Kirstie MacLean Kalonji, Sector Engagement Policy Manager, shares how people affected by dementia are influencing vital change.
In the four years I’ve been at Alzheimer’s Society, my focus has been on helping to make a real difference to people affected by dementia in their everyday lives.
Getting their concerns heard by organisations across all sectors is a vital part of this.
Transport is a particular priority at the moment, but there are so many other aspects of life that we’ve been working on too.
Making sure that people can still get face-to-face and telephone support as more services move online is an increasingly important area for us.
Working closely with our Dementia Voice team means I can gather viewpoints from a range of people living with dementia, their families and carers.
This highlights the challenges that people face in real life, so we can help different sectors understand what they need to do to have a positive impact.
Many people have had negative experiences on public transport because of a lack of understanding about dementia from other passengers or staff. People affected by dementia have made it clear to us that COVID-19 has only increased their concerns.
We’re supporting the relaunch of the Department for Transport’s ‘It’s Everyone’s Journey’ campaign. This promotes positive behaviour on public transport, including being patient and ready to help your fellow passengers.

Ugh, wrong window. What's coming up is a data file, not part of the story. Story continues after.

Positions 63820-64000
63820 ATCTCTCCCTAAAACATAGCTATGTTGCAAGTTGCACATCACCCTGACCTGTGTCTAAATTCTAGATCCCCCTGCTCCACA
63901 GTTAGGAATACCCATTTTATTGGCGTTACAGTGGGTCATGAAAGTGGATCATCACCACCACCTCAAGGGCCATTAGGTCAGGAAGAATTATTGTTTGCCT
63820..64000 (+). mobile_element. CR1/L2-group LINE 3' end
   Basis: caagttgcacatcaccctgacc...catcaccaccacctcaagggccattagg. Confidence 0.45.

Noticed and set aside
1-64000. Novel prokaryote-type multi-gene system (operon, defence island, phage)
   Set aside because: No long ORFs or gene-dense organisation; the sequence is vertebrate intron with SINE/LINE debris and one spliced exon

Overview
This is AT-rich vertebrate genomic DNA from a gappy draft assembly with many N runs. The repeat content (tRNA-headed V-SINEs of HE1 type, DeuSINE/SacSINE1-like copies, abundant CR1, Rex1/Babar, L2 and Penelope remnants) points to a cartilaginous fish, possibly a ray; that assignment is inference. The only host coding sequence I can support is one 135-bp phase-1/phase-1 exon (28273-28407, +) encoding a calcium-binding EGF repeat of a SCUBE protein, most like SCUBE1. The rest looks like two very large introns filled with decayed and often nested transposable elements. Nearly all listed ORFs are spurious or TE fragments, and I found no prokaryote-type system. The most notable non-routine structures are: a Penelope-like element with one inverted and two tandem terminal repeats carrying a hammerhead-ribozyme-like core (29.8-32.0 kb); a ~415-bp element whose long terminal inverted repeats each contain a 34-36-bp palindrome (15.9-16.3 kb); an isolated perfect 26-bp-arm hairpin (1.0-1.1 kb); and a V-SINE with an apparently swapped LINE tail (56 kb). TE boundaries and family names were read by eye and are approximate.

People affected by dementia have reminded us that – whether there’s a pandemic or not – how we choose to behave and treat others is a priority. This is especially true when people are often rushing about, intent on getting to their destination!
We’ve also worked on new guidance for bus and train staff. This highlights many important points, such as understanding that not all disabilities are visible and that many people will need them to communicate slowly and clearly.
Not all online
So many activities and services had to go online due to coronavirus, and this was incredibly helpful for many of us.
However, some people aren’t able to take advantage of online options, and many who’ve had to do so would much prefer returning to in-person contact in future. There’s a similar situation for people who want to continue using cash for purchases instead of cards or online payments.
When Transport for London stopped accepting cash in 70% of its stations during the pandemic, we used feedback from people affected by dementia to convince them to reverse this.
They also dropped plans to make all stations permanently cashless.
We hope for similar successes as we keep sharing people’s insights about the need for ‘offline’ options. This includes ways for people to keep their homes warm, and many other areas.
Do you have first-hand experience of dementia? Help shape our work through Dementia Voice, and use your experience to ensure everything we do reflects the needs of people affected by dementia.